The Contribution of Genetics to the Study of Parasitic Protozoa

by David Walliker. 218 pages, illustrated. John Wiley & Sons, Inc. (for Research Studies Press), 1 Wiley Drive, Somerset, New Jersey 08873. 1983. $59.95

Norman D. Levine College of Veterinary Medicine, University of Illinois, Urbana, Illinois 61801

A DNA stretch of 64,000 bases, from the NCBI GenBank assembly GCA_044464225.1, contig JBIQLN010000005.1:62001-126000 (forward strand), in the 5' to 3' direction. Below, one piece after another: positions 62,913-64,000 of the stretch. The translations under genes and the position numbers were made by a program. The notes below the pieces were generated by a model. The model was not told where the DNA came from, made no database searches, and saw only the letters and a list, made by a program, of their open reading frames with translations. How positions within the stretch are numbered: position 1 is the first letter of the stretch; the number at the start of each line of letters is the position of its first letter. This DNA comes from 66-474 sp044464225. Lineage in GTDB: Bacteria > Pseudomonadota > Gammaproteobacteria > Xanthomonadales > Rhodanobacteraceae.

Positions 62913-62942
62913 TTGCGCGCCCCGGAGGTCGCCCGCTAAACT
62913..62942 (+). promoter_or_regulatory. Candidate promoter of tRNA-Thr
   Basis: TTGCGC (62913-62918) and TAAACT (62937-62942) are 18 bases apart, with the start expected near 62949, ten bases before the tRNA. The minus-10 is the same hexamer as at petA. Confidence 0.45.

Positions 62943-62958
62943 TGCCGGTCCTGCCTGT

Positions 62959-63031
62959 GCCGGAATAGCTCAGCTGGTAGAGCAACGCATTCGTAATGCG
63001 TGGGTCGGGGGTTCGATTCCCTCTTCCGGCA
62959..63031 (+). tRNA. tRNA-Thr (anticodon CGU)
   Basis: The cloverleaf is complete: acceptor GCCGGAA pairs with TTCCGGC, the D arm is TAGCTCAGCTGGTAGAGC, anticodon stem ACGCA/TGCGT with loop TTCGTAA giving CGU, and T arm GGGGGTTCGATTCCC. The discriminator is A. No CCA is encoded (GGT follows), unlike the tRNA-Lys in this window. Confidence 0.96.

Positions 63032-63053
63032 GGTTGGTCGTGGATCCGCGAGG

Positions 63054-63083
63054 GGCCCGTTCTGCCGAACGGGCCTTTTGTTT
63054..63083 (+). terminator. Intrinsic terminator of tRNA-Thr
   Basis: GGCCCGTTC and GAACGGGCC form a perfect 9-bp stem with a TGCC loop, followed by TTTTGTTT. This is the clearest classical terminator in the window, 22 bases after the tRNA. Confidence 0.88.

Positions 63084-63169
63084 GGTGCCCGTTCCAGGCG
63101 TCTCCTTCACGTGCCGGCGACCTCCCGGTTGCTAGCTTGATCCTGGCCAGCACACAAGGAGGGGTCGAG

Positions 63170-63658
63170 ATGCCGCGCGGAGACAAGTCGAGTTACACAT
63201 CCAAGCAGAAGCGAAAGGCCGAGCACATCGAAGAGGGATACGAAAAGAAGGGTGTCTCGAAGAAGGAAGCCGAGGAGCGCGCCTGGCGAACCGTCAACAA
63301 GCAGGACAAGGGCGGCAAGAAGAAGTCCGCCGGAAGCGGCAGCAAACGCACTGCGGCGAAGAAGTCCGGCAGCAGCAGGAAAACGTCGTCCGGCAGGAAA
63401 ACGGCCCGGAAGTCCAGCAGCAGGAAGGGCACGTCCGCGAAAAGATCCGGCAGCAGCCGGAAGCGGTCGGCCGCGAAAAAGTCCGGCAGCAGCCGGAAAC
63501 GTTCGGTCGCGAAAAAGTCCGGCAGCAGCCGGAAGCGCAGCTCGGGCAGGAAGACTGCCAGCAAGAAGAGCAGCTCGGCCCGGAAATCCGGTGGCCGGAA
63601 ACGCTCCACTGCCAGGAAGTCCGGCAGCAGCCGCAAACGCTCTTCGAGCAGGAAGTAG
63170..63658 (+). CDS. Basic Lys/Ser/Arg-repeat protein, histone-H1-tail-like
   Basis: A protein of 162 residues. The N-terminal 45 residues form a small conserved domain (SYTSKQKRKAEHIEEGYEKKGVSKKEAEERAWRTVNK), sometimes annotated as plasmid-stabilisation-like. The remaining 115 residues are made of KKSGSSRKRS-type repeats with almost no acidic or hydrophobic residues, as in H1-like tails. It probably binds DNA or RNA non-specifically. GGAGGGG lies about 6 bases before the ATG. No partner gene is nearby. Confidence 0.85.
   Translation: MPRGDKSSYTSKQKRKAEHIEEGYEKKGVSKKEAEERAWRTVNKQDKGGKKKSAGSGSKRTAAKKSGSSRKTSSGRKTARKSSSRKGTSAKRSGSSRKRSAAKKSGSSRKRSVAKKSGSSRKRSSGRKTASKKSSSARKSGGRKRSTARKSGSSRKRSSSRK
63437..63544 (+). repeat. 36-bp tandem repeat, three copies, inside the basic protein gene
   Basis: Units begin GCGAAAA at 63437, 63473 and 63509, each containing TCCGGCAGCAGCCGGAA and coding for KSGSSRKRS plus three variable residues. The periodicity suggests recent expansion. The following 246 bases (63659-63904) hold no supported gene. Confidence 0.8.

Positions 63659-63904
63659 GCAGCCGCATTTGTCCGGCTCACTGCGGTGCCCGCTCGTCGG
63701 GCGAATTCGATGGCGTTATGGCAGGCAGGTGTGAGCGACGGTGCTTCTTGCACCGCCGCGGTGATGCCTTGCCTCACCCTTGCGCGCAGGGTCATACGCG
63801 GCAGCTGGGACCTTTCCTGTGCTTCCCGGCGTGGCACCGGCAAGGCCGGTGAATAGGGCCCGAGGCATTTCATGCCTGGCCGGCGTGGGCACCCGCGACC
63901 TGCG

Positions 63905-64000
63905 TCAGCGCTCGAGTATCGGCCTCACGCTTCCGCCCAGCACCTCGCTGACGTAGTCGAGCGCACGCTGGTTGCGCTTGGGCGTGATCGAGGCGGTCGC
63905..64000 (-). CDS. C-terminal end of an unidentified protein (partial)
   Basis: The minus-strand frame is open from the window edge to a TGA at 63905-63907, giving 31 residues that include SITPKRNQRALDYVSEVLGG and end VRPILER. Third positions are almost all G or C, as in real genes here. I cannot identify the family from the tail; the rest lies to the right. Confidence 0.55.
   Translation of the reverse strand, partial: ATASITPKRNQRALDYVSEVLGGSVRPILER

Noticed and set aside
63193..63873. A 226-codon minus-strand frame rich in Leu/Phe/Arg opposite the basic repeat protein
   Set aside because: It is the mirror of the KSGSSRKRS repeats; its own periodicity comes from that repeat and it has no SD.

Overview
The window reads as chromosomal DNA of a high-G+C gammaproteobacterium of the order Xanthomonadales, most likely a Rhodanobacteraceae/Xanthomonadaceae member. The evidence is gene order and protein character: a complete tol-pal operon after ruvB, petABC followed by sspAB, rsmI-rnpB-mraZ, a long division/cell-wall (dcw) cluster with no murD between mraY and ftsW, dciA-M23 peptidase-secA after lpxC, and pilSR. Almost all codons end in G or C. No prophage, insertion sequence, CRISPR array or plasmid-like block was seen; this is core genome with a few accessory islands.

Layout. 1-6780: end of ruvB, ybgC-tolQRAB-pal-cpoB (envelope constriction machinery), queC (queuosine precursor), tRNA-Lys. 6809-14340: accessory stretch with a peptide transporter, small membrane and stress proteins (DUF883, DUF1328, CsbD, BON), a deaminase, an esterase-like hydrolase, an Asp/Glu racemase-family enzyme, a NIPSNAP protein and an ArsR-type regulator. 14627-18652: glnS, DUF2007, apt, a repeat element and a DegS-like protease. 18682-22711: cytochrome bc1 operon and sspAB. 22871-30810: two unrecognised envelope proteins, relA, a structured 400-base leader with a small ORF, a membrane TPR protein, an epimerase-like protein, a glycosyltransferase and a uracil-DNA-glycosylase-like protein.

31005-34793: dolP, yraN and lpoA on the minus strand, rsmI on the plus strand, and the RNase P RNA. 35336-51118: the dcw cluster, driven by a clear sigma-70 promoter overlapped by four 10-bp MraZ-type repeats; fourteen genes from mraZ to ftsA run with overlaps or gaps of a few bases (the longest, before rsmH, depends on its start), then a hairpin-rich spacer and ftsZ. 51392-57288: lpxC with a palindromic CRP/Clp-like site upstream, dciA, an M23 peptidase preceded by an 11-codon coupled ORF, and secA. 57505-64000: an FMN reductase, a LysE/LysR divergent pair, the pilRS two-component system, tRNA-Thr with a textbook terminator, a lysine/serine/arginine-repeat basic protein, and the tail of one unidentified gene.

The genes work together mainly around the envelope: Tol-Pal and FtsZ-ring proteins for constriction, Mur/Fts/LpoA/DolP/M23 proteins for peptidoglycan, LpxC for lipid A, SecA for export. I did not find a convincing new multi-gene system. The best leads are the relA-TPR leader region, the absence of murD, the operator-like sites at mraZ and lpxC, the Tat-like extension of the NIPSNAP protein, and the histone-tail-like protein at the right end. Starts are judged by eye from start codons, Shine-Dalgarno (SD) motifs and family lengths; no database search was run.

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Our knowledge of the genetics of protozoa is rudimentary, and it is time that the subject was studied. Walliker gives a good introduction to what is known about the genetics of some of the parasitic protozoa, which should serve as a base from which to carry out further investigations. He does not deal with all parasitic protozoa, but only with some of the malaria parasites, coccidia, and trypanosomes. These, he says, are the only ones in which such studies are well established. After a 2.5-page introduction and an 8-page chapter on definitions and technics, he discusses the genetics of malaria parasites (102 pages), coccidia (22 pages), and trypanosomes (32 pages). Even here he is selective. For instance, only Eimeria and Toxoplasma are discussed among the coccidia, and only Trypanosoma brucei and T. cruzi among the trypanosomes. So little is known about most of the others that it would hardly be worthwhile to include them.